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Flu or cold? How to tell what you have

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As far as infectious indicators go, there are three important symptoms to consider if you suspect a cold might actually be the flu — fever, chills, and body aches. 

This particular melange of feel-baddery is a good place to start assessing since the trio is known to associate with influenza, but not often found consorting with the common cold.

RELATED: Health officials: Flu is widespread in California

INFLUENZA VS. COLD (via CDC)

Influenza, or flu, is a contagious respiratory illness caused by viruses that can cause mild to severe illness, and at times can lead to death. 

Unlike a cold, which is caused by different viruses, the flu usually comes on suddenly and may include some or all of the following symptoms:

  • Fever or feeling feverish (however, not everyone with flu will have a fever)
  • Chills
  • Cough
  • Sore throat
  • Runny or stuffy nose
  • Muscle or body aches
  • Headaches
  • Fatigue (tiredness)
  • Some people may have vomiting and diarrhea, though this is more common in children than adults.

In general, the flu is worse than the common cold, and the symptoms are more intense. As well, colds generally do not result in serious health problems like pneumonia.

It can be difficult, even impossible, to distinguish between a flu and a cold based solely on symptoms, however. Special tests may be needed within the first few days of the illness to be sure.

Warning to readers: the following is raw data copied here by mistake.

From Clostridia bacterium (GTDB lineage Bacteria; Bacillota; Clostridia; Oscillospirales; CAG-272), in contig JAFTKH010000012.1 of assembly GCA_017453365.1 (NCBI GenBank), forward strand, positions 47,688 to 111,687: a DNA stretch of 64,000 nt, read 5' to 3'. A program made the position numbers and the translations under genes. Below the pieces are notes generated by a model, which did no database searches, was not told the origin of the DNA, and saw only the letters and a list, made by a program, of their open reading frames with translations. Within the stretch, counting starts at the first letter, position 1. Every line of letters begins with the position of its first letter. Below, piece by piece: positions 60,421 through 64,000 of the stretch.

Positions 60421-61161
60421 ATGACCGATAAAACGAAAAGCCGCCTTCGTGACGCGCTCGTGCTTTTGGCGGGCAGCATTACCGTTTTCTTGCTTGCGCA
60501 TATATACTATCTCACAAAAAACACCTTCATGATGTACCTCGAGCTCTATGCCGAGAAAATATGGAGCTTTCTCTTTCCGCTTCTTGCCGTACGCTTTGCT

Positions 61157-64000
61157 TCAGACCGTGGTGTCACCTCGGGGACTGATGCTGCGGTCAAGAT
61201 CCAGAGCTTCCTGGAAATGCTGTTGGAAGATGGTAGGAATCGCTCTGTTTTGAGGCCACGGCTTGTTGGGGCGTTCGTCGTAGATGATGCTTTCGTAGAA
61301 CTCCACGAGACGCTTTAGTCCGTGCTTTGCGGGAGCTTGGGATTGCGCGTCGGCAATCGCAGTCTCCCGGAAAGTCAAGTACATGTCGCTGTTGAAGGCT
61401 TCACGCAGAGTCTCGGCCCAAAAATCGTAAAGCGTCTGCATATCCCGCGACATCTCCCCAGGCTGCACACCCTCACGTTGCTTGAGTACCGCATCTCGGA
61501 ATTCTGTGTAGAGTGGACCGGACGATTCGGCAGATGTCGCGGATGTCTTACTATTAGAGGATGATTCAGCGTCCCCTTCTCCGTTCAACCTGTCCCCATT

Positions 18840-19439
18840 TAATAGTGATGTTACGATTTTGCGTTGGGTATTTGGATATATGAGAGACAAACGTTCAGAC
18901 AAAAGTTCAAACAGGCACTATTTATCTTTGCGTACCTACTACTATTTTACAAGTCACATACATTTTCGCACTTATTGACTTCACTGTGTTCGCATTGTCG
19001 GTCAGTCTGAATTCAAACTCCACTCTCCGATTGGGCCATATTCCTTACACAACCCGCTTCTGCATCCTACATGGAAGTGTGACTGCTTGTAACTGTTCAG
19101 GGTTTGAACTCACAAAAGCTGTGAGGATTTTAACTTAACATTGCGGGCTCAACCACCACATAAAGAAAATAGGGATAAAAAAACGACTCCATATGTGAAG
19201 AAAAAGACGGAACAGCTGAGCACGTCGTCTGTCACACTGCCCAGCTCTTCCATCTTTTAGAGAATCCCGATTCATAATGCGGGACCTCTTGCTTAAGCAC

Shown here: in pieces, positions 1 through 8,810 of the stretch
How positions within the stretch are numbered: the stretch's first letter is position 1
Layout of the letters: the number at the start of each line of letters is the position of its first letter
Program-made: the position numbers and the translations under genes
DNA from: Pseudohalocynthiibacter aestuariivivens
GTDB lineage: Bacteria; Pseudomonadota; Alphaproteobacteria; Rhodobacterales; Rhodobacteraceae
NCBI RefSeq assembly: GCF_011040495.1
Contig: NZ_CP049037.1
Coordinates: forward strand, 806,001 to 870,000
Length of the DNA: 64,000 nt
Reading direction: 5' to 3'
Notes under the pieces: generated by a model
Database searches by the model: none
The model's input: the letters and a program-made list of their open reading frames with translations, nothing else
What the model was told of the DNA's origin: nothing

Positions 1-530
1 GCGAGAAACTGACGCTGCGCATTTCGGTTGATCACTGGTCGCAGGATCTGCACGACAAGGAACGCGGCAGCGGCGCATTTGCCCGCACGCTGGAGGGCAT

Antiviral medications, when taken at the onset of the flu, can sometimes shorten the severity of symptoms and the duration of the illness.

FLU SHOT

The L.A. Times reports this year's flu shot protects against "two influenza As (an H1N1, an H3N2) and one influenza B, noting "these three strains have predominated among infections this year, so it’s as good a preventive vaccine as can be expected."

If you do get sick after a vaccination, your illness may be less severe, and you’re also likely to “shed” less virus — that is, spread less flu around — than a person who hasn’t had the shot.

The U.S. Centers for Disease Control and Prevention issued a report last week pegging the shot's effectiveness rate at about 62 percent.

PREVENTION 

Officials say it's not too late to get a flu shot, even in places ravaged by outbreak. Locally, we're still bracing for the worst, and the California Department of Public Health has tips on how to handle that.

  • Wash your hands with warm water and soap after being in public.
  • Wash your hands with warm water and soap after being around sick people
  • Don't share cups or utensils

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